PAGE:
Education should be embraced by all, and everyone should have the opportunity to learn. They should be encouraged and inspired to reach their potential. Mature students may just need a bit more encouragement and reassurance, they can achieve, and because they are generally more focused, they know why they are studying and what they want to achieve. They have drive; they just need some support to help them learn the skills required for academic success.
I’ve just delivered my first induction session of the 2020/21 Academic Year. As ever, its like the first time all over again. I get so nervous as I prepare to meet my students for the first time. Its a new year, full of opportunities and potential. However, as I reflect on the unknowns – what will these students be like, will we get on, will they like me … they’re undoubtedly experiencing similar emotions. Even more so for mature students (those over 21, at least in the UK).
My class of inductees were enrolling on professional courses and some have not been in the classroom for over 20 years. If I’m nervous about something I do annually, how must they be feeling? Returning to education as an adult is a daunting step – you doubt yourself and question what are you doing. I’m here to tell you to believe in yourself; you can do this. You have lots of life experience to draw upon to support your learning; the academic skills you will learn and develop over time.
There are some key points you should consider:
(a) Skills improve over time; review and adapt your work. Take on board the feedback you receive from your tutors and lecturers.
(b) It can take time for you to find your feet. You are adjusting to a whole new experience. There are a lot of things to learn and habits to get used to. Be kind to yourself; we are guilty of expecting ourselves to be able to do everything almost immediately. My experience indicates it can take 2-3 months to settle into academic life; so give yourself the permission and space to learn.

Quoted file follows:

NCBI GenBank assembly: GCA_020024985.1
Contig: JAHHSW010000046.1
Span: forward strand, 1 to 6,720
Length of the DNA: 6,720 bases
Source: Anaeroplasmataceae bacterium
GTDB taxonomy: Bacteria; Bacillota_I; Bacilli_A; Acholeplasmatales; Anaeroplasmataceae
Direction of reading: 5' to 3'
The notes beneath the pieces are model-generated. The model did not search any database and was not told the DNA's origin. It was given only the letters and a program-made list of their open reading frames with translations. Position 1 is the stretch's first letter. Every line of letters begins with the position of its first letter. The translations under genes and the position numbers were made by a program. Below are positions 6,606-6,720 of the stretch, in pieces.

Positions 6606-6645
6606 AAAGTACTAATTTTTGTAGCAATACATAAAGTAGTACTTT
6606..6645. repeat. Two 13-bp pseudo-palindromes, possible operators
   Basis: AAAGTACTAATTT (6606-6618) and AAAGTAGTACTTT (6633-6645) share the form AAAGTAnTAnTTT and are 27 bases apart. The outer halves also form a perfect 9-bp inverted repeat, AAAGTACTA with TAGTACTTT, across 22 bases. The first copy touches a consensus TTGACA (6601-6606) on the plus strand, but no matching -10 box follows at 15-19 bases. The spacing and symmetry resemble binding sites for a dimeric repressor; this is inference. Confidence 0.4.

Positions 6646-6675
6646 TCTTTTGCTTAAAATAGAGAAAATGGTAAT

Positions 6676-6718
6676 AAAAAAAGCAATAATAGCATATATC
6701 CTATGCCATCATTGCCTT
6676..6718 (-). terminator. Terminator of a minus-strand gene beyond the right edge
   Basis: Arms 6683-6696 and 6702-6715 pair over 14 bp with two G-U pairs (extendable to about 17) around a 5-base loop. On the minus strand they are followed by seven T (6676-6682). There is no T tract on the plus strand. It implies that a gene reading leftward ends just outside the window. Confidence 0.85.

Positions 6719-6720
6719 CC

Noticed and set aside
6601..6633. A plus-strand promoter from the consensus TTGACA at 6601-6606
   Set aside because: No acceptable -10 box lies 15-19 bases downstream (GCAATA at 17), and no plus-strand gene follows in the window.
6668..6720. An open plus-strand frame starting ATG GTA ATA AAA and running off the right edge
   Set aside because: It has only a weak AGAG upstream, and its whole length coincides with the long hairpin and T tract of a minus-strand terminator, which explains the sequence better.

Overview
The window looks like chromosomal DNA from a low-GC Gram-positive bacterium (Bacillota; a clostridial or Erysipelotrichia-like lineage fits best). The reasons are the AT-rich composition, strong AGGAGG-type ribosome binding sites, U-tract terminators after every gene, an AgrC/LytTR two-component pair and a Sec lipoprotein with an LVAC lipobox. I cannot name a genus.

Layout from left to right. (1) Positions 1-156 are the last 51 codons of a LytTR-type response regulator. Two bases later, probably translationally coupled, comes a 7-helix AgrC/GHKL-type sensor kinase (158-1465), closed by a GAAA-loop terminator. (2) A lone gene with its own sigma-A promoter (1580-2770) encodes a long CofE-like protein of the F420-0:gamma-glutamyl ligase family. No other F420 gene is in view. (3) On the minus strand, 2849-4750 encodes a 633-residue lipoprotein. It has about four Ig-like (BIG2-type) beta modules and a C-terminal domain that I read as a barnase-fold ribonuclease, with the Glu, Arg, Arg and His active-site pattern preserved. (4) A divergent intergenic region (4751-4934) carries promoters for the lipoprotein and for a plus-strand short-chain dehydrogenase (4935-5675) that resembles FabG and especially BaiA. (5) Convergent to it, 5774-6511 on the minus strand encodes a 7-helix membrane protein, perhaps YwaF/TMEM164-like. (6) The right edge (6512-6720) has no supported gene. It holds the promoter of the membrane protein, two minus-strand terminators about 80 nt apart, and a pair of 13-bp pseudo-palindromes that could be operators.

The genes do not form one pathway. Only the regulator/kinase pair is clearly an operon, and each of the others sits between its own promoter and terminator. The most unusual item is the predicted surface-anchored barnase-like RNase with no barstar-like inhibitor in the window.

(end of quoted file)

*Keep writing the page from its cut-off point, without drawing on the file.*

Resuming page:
(c) At the beginning you are unlikely to know what support is available to you, but I would expect that your institution will provide academic support to you; ranging from study guides to teams set up to provide you with 1-1 support. Find out what is available to you and take advantage of that.
(d) We don’t always like asking someone for help, but your tutors/lecturers should want to see you succeed – so ask them for help. I maybe can’t help you with subject specific questions but you can pose general questions in the comments section.
(e) Mature students actually get better, their results improve, over time. So don’t give up. As I said above, take on board the feedback, develop your skills and boost your marks/grades and your confidence.
(f) Its normal to doubt yourself but persevere. As a child I was always told I was a failure; I wasn’t the first in my family to go to university, but I was the first to succeed. I believed going to university was beyond me – I now have an Honours Degree in Modern Languages, 2 postgraduate Degrees in HRM and 2 teaching degrees. If I can do this – so can you.
I’m not saying academic life is easy, but imagine how good it will feel when you have worked hard on an assessment, applied your learning and used all your skills. You know you have produced a good piece of work; how will you feel when you get your work back with the word “PASS” written at the top? Keep a hold of that feeling to encourage you to keep going.
In my next blog I will look at some general guidance for starting out on your academic journey and preparing for those first few weeks.